When women are supported through menopause, they are more likely to feel valued by their employer.
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- Menopause affects women who are often at the peak of their careers, usually between the ages of 45 and 55.
- As well as the personal health and well-being costs to women, there are broader economic implications for employees.
- More can be done to support menopausal women in the workplace and create more diverse and inclusive working environments.
Women of menopausal age account for the fastest growth in the workforce – and they are staying in employment more than ever before. Typically at the peak of their careers, these women are highly experienced, skilled and considered role models to more junior staff members. At the same time, however, women in this age group frequently lack the support needed to manage menopausal symptoms, leading many to reduce their responsibilities at work or leave the workplace entirely.
From physical symptoms such as headaches, hot flushes and fatigue to mental health impacts such as low mood and reduced self-esteem, women experiencing menopause can encounter multiple and often overlapping symptoms.
As well as impacting quality of life and the ability of sufferers to carry out routine tasks in their daily lives, the menopausal transition can affect performance at work and, consequently, opportunities for career development and progression.
Indeed, the considerable stigma attached to the process of menopause – especially for younger women, women from minority ethnic backgrounds and LGBT+ people – tends to exacerbate the negative experiences of certain women in the workplace. Among those women aged between 45 and 55 experiencing menopausal symptoms, a staggering three-fifths (59%) report negative impacts of symptoms in the workplace.
The economic implications
In addition to the personal costs to women themselves, there are much wider economic implications associated with the failure to support menopausal employees. In the UK alone, 14 million working days are estimated to be lost each year due to menopause and perimenopause, with 1 in 10 women experiencing menopausal symptoms having left their role in 2022. As well as a loss of talent in the labour market, there are also unexpected costs to individual employers. Statistical work conducted by Oxford Economics, for instance, suggests that the cost of replacing a woman who stops working as a result of difficult menopausal symptoms is more than £30,000.
Pressure is mounting on governments and employers to act. For instance, the UK Parliament’s Women and Equalities Committee’s expansive inquiry into menopause in the workplace presented several important recommendations to policymakers, including the appointment of a Menopause Ambassador and the development of model menopause policies for implementation across organisations nationwide.
Many businesses are seizing the initiative too, through the provision of more flexible working arrangements and the introduction of a dedicated menopause policy, which is bringing about genuinely positive change to the experiences of women in the workplace. The increased proliferation of free sanitary products, for instance, has been instrumental in fostering supportive working environments, challenging the damaging stigma associated with menstruation and improving general employee health and wellbeing.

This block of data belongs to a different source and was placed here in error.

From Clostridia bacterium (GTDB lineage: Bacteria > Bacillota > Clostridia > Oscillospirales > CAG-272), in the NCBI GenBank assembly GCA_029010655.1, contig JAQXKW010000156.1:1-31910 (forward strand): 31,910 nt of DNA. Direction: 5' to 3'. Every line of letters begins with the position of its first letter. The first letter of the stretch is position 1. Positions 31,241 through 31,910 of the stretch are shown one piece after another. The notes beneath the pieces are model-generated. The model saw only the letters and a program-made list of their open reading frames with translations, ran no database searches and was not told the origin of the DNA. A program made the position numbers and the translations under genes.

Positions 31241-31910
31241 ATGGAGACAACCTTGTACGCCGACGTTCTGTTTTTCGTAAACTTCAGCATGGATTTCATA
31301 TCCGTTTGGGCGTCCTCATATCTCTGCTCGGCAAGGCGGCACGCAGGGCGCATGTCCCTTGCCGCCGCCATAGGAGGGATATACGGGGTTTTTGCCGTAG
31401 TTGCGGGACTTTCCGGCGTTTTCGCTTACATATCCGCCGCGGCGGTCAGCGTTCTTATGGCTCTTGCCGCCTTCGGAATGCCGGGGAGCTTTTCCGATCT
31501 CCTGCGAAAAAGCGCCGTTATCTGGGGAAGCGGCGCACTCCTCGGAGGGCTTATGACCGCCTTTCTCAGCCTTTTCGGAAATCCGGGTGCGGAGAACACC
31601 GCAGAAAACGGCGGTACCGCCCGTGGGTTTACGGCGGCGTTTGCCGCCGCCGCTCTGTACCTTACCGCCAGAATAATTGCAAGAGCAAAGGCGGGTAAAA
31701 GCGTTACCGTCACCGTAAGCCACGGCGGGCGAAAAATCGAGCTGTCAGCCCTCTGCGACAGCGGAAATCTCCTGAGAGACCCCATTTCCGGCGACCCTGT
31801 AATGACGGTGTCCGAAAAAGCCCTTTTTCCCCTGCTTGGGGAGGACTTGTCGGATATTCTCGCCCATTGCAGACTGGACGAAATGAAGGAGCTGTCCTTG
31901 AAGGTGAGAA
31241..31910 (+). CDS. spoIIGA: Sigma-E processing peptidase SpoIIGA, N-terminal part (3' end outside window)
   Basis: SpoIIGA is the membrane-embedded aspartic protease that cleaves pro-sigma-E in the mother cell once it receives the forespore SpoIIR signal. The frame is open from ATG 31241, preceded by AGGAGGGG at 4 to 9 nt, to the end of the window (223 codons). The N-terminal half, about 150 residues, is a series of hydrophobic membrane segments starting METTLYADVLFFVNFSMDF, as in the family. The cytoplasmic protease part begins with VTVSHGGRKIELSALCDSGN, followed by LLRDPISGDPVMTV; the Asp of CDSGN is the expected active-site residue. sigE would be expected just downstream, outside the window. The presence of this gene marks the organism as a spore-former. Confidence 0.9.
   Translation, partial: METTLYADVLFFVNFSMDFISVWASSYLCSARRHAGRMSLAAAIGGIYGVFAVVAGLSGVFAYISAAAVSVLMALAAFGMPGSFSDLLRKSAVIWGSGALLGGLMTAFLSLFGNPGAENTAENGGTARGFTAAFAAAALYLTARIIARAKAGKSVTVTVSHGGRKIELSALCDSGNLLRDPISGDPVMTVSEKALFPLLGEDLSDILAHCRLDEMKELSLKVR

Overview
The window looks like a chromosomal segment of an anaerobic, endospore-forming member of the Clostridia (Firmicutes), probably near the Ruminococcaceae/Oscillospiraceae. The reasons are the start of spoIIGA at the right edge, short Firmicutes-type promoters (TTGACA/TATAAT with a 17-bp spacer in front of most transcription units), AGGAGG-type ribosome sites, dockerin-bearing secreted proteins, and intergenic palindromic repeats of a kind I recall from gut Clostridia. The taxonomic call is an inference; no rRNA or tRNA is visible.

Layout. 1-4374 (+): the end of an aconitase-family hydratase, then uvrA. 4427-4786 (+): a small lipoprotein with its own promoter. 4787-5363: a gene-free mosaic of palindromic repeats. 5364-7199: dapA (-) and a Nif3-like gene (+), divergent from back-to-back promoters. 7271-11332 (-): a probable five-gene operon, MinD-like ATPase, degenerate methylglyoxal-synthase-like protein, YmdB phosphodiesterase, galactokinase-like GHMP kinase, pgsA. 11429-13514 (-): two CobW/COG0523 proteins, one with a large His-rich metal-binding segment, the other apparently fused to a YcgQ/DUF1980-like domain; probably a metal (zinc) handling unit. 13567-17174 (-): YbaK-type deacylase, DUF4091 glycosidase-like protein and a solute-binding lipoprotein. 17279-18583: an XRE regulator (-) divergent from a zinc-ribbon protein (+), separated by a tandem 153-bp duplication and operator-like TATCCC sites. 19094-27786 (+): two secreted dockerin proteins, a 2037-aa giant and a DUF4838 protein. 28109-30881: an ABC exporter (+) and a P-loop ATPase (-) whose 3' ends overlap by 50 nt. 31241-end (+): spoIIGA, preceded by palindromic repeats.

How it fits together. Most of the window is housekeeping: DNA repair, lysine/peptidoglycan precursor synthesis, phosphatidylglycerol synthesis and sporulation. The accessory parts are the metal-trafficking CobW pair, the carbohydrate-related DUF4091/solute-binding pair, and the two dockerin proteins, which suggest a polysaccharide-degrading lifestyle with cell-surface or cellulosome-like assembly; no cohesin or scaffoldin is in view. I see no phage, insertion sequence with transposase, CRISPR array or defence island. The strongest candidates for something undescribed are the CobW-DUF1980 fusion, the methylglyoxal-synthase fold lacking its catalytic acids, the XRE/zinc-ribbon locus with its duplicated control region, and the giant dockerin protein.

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Key ways to support women going through menopause
However, there remains much more for us all to do to support menopausal women in the workplace and to create more diverse and inclusive working environments. As well as the positive impact this will have on individuals themselves, there is clearly a significant economic imperative.
- Inclusive menopause policy: We must encourage organizations to share and benefit from, best practices and expertise in inclusive menopause policy across key sectors. This means providing education and awareness about menopause to employees at all levels as well as continuously monitoring and evaluating policies that reflect the latest research and data into menopause and women’s health.
- Allyship programmes: Organizations must be inspired to develop allyship programmes where employees can share experiences, resources and support. This could include training webinars, symptom checklists, knowledge toolkits, 1:1 sessions with managers or support staff, and even menopause first aiders.
- Inclusive working cultures: Employers should promote more inclusive working cultures. This is fundamentally about encouraging honest conversations between employees and more senior colleagues to discuss working arrangements and the impact of menopausal symptoms on performance at work.
Taken together, these steps have the potential to bolster the skills, experience and potential of those experiencing the menopause. More than this, their delivery will help to increase retention, reduce absenteeism and improve productivity at a time of deep economic uncertainty. When women are supported through menopause, they are more likely to feel valued by their employers and encouraged to perform better at work.
Fundamentally, though, this is about equality, to which we all have a duty to aspire. Without ambitious and holistic protections in place to support women in the workplace, perimenopausal, menopausal and postmenopausal people will continue to face barriers to successful employment. To that end, we must be determined in our pursuit of gender equality so that no employee feels isolated or disadvantaged because of menopause.
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The views expressed in this article are those of the author alone and not the World Economic Forum.
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